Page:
Gardening

why every town should have a community garden

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Author: Katie Runk
Published: October 31, 2021
Image by Steve Adams

        There are countless benefits to having a community garden in an area, but the main one, of course, is food! Gardens produce hundreds of pounds of produce for a fraction of the cost of store-bought foods. The garden-grown food is also higher in nutrition than mass-produced produce, which is usually pumped up with growth genetic modification and is more watered-down than naturally grown fruits and vegetables. This can greatly improve the quality of life of people in the community, especially families, by giving them fair access to high-quality food they would otherwise not be able to afford. 

        In the whirlwind of our modern world, we often neglect to remember that we are only human beings: living creatures who evolved to be immersed in the natural world. We have a tendency to confine ourselves within our manmade spaces, so much so that most of our lives are spent in a series of cubes closed of from the outside world. We become deeply unbalanced without even realizing it, but reconnecting with the nature our ancestors have convinced us to run from can bring harmony to ourselves. Countless psychological studies have identified distinct links between exposure to nature and the following: decreased blood pressure, clear mental cognition, and heightened sense of well-being. This is especially vital for children, who are commonly deprived of the environmental interaction that is essential for healthy mental and emotional growth. 

Vegetable Picking

        Community gardens also contribute to environmental justice. In most cases of industrial agriculture, underpaid and overworked laborers are taken advantage of by the large corporations who hold a monopoly over the food industry. Localization of agriculture redistributes power and autonomy to the people. Capitalism functions in a way that gives you no choice but to be unethical, to purchase food whose growth destroys the environment and was harvested with neo-slave labor, but growing your own food gives you independence from that system.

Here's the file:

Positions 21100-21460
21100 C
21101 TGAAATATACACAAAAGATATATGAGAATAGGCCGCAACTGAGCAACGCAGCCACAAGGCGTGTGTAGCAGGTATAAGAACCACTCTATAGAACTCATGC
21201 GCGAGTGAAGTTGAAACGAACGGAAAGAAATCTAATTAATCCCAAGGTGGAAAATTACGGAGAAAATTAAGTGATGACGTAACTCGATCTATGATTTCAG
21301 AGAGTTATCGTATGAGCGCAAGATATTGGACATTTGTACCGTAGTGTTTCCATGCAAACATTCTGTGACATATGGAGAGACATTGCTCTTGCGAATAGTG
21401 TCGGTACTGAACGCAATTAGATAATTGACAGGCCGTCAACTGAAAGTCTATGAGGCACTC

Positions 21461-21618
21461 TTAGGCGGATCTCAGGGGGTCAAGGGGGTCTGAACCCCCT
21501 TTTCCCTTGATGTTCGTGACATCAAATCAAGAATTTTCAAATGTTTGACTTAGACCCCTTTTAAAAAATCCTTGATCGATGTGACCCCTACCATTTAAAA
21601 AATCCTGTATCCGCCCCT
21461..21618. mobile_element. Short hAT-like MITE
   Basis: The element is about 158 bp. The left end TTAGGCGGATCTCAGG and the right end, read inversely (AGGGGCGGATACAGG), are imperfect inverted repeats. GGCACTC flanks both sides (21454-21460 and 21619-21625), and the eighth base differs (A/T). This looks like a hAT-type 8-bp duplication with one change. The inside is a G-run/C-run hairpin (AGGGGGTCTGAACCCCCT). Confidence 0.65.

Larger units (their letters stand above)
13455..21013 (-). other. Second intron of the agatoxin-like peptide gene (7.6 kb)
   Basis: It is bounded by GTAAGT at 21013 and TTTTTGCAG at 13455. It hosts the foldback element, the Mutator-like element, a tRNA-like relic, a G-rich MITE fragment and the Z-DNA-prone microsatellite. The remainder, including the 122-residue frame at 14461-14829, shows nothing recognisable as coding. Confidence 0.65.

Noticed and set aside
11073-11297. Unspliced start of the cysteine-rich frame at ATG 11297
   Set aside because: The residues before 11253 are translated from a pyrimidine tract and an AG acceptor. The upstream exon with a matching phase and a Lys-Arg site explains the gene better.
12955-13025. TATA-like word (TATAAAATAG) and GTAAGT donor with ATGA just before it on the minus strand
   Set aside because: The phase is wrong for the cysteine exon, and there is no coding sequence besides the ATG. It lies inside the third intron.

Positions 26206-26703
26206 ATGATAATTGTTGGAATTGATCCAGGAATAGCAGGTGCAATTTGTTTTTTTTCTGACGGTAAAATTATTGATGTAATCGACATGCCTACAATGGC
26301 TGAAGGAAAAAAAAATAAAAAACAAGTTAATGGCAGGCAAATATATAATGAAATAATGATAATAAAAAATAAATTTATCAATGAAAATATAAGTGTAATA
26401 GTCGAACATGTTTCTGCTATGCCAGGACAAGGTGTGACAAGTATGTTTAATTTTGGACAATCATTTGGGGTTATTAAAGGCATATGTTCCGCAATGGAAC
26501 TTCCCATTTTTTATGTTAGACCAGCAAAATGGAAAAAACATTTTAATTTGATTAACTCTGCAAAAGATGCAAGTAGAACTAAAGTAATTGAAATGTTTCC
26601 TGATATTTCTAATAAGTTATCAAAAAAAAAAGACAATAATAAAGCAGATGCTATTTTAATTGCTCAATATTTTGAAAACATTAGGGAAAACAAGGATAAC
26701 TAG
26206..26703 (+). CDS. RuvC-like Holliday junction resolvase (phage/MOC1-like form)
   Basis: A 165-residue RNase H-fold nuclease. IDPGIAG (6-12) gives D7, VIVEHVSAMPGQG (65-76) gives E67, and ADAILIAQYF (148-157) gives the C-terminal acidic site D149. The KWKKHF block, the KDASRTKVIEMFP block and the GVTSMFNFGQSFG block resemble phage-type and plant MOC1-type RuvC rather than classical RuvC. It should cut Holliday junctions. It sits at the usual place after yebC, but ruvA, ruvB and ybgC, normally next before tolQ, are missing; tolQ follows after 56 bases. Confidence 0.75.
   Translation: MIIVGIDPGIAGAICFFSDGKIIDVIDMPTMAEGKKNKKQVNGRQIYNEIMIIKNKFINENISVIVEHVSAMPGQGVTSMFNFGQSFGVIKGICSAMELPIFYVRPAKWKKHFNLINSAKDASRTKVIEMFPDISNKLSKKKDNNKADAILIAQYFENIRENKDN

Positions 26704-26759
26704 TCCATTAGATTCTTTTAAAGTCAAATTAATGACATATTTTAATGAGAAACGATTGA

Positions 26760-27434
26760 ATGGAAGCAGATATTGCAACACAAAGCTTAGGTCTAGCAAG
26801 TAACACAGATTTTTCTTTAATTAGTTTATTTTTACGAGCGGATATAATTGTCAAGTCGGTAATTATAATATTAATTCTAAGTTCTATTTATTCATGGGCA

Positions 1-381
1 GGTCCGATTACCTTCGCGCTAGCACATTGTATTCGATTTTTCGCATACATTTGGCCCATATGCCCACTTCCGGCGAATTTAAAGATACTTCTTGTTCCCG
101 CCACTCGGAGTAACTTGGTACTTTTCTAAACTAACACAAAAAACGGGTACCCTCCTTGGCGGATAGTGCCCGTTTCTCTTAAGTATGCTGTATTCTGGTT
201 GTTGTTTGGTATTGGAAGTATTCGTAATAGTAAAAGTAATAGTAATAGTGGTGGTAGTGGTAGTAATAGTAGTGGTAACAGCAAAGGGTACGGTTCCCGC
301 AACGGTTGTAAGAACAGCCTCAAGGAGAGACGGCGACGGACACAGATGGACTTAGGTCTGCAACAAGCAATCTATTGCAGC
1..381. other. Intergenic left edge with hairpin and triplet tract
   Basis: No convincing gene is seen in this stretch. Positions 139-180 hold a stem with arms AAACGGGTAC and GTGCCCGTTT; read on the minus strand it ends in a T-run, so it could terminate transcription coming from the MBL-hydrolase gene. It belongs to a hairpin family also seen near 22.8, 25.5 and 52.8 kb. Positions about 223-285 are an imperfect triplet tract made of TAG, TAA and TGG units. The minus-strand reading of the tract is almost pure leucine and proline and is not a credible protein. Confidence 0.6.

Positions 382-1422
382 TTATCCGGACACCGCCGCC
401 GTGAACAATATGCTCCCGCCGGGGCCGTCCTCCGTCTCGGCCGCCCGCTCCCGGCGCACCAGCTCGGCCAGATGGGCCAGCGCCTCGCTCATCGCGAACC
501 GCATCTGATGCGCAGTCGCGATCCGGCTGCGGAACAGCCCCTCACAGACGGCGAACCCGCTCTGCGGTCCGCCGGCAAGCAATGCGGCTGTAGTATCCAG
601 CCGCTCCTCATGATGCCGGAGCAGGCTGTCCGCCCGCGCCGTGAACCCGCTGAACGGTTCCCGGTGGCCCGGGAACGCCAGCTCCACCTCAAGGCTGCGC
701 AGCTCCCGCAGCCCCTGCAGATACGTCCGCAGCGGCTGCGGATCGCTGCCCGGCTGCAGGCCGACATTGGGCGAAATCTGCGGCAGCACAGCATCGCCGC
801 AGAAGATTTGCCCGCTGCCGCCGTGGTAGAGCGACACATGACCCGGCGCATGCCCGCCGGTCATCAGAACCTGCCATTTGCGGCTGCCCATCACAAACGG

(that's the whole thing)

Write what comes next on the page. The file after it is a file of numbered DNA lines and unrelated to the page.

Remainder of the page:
When thinking about climate change, you wouldn't ordinarily think about community gardens. The two subjects might seem completely unrelated, but community gardens could become the solution to future food scarcity caused by disruptions in our economy’s supply chain. As of now, produce must be transported thousands of miles from sources all around the world, and almost every supermarket in America relies on imported food. So, what is going to happen when we run out of oil? If communities are completely reliant on outside sources, a confusing and chaotic nightmare of food scarcity could come to life. Our long-distance food economy is not sustainable, so we must make preparations for that collapse, and one of the ways we can do that is by encouraging community farming. 

        Reconnecting with nature reconnects us with ourselves. Introducing community gardens across the country could be one of the first steps to transforming our modern world into one that is not in competition with the environment, but works with it. Humans and the environment are meant to work together, and by managing the environment on a local scale and circulating the food in a smaller community, we can reestablish a harmony with nature without taking advantage of it.

References:

https://www.moneycrashers.com/start-community-garden-benefits/

https://grist.org/article/the-localization-of-agriculture/

https://www.uh.edu/sustainability/news/articles/2017/January/01202017UrbanHarvest.php

        Imagine that you walk into your local community garden. The sun warms your face, the breeze carrying the fresh scent of greenery as your eyes roam over the sprawling plots of bright green leaves, rich soil, and vibrant produce. You see people roaming through the area, chatting and exchanging tips and tools, working harmoniously alongside one another for the common task of nurturing the land. You weave through the private plots to your own raised bed feel satisfaction as you look at the fruits of your labor: ripened tomatoes, cucumber, sweet peas, carrots, zucchini, and even a small patch of edible flowers and herbs. With the help of the community, the process was so much easier and so much more enjoyable than you'd imagined. After harvesting the ripened produce, you deposit what you don’t need into the donation bins to be distributed freely back into the community, and you leave the garden with your delicious fresh food, looking forward to your next trip back.

        According to the University of Houston’s Office of Sustainability, “Community gardening is simply the growing of healthy food on a piece of land in a specific community by those in the community to share among themselves and with others through donation.” These gardens promote a healthy and happy community by providing nutritious accessible produce and connecting people with nature and each other. Generally, there will be a collection of small-to-medium raised garden beds on an area of land, often along with a garden shed and a fence around the area. The beds will be reserved for personal gardening, claimed by the citizens of a community. Usually, there will be a certain time when it is open and close, and people will go at their leisure to tend to their plots, often helping or being helped by other gardeners. These gardens often also contain other features, such as public fruit orchards, berry bushes, and a compost pile for community fertilizer.